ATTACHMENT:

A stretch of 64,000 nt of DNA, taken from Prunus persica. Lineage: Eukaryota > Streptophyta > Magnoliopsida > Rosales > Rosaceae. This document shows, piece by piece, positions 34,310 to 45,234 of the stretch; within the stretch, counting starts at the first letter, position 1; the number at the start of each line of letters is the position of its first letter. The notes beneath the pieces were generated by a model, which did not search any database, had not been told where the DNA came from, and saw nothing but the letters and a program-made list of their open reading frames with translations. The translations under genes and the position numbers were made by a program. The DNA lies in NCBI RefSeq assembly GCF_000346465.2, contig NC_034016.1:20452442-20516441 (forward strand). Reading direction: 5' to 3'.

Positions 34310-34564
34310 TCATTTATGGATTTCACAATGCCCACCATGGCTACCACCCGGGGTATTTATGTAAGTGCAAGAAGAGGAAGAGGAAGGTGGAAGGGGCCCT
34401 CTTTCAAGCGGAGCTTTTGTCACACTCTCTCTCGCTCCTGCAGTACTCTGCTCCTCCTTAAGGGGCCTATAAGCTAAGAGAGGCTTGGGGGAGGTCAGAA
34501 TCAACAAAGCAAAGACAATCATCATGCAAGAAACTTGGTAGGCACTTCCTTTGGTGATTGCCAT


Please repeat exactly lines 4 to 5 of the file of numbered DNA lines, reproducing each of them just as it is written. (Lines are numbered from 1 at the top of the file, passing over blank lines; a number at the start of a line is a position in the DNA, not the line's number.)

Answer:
34401 CTTTCAAGCGGAGCTTTTGTCACACTCTCTCTCGCTCCTGCAGTACTCTGCTCCTCCTTAAGGGGCCTATAAGCTAAGAGAGGCTTGGGGGAGGTCAGAA
34501 TCAACAAAGCAAAGACAATCATCATGCAAGAAACTTGGTAGGCACTTCCTTTGGTGATTGCCAT